SD: Well, like anyone, I always thought the idea of a writing a book was always pretty cool. My dad went through this whole thing after he retired where he started to recreate himself. He started blogging, and wrote a post every day for a year, and ended up turning those posts into a book. So I said, “Oh my gosh, if my dad can do it, I can do it. I need to one-up my dad here!” Then in real life, the recession was happening, and I got laid off from that other firm I worked for. In the interim, I was picking up freelance work, and was getting concerned that I wouldn’t be a full-time interior designer after all. As if they didn’t need as many interior designers anymore! Well, Plan B had already been percolating on the side for a few years—I’d started a business, Your Green Advisor. It was more of a lifestyle-based approach to sustainability consulting, and geared towards small businesses. A big firm can afford to hire somebody like Perkins+Will, but a small mom-and-pop shop, or a large household…who can you turn to? So to establish my credentials, I wrote EcoSoul while I was underemployed.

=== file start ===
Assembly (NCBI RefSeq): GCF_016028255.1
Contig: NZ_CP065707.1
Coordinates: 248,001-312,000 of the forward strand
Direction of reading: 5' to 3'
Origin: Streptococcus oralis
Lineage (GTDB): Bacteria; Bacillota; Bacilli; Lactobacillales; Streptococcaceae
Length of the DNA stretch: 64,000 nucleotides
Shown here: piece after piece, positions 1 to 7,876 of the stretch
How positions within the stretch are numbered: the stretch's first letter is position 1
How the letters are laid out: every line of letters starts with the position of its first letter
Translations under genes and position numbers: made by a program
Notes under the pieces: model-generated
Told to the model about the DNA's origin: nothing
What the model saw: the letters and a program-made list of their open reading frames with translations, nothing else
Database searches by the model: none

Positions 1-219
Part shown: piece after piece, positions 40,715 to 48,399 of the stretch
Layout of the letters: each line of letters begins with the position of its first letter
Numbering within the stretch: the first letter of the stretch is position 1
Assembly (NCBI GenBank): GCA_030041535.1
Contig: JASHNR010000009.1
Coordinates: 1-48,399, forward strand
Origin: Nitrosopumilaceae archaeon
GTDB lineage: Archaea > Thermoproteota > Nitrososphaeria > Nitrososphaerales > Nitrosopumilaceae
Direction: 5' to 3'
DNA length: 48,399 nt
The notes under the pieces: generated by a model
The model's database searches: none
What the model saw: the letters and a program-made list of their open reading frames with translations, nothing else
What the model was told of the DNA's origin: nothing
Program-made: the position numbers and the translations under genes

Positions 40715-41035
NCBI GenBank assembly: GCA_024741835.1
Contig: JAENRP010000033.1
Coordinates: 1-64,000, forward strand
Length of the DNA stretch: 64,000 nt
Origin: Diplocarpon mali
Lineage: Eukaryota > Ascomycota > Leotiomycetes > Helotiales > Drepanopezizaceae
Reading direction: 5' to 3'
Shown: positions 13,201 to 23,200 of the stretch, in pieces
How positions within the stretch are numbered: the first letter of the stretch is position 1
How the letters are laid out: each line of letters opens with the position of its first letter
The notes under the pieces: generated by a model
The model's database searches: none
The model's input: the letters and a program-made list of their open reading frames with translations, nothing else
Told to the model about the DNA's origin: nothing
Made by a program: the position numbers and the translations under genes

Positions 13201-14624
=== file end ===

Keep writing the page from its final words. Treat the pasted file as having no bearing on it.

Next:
SD: Having a partner in crime has made my job so much more satisfying. We’re both kind of creating our own paths. We’re not exactly following a clearly designed job that was exactly as advertised.
MD: It’s hard to imagine finding a better match. Our collaboration has been so helpful for the Material Performance Lab because we have different strengths and dive into each topic differently. You’re really good at research. You’ve been at the forefront of our work with white papers, pulling together all these various parts of our industry and finding the gaps, then working to fill them in. I’m a good match because I come at things from the project management side, and develop viable tools that work for teams.
SD: You are the reality check. You determine what we need to work on next, especially during the launch of the Transparency site. Any deep dive is mine, because I love to pick one thing and go into the weeds with it. It’s hard to squeeze that into the hours I have each day, but we’re just so devoted to this stuff that it doesn’t really matter.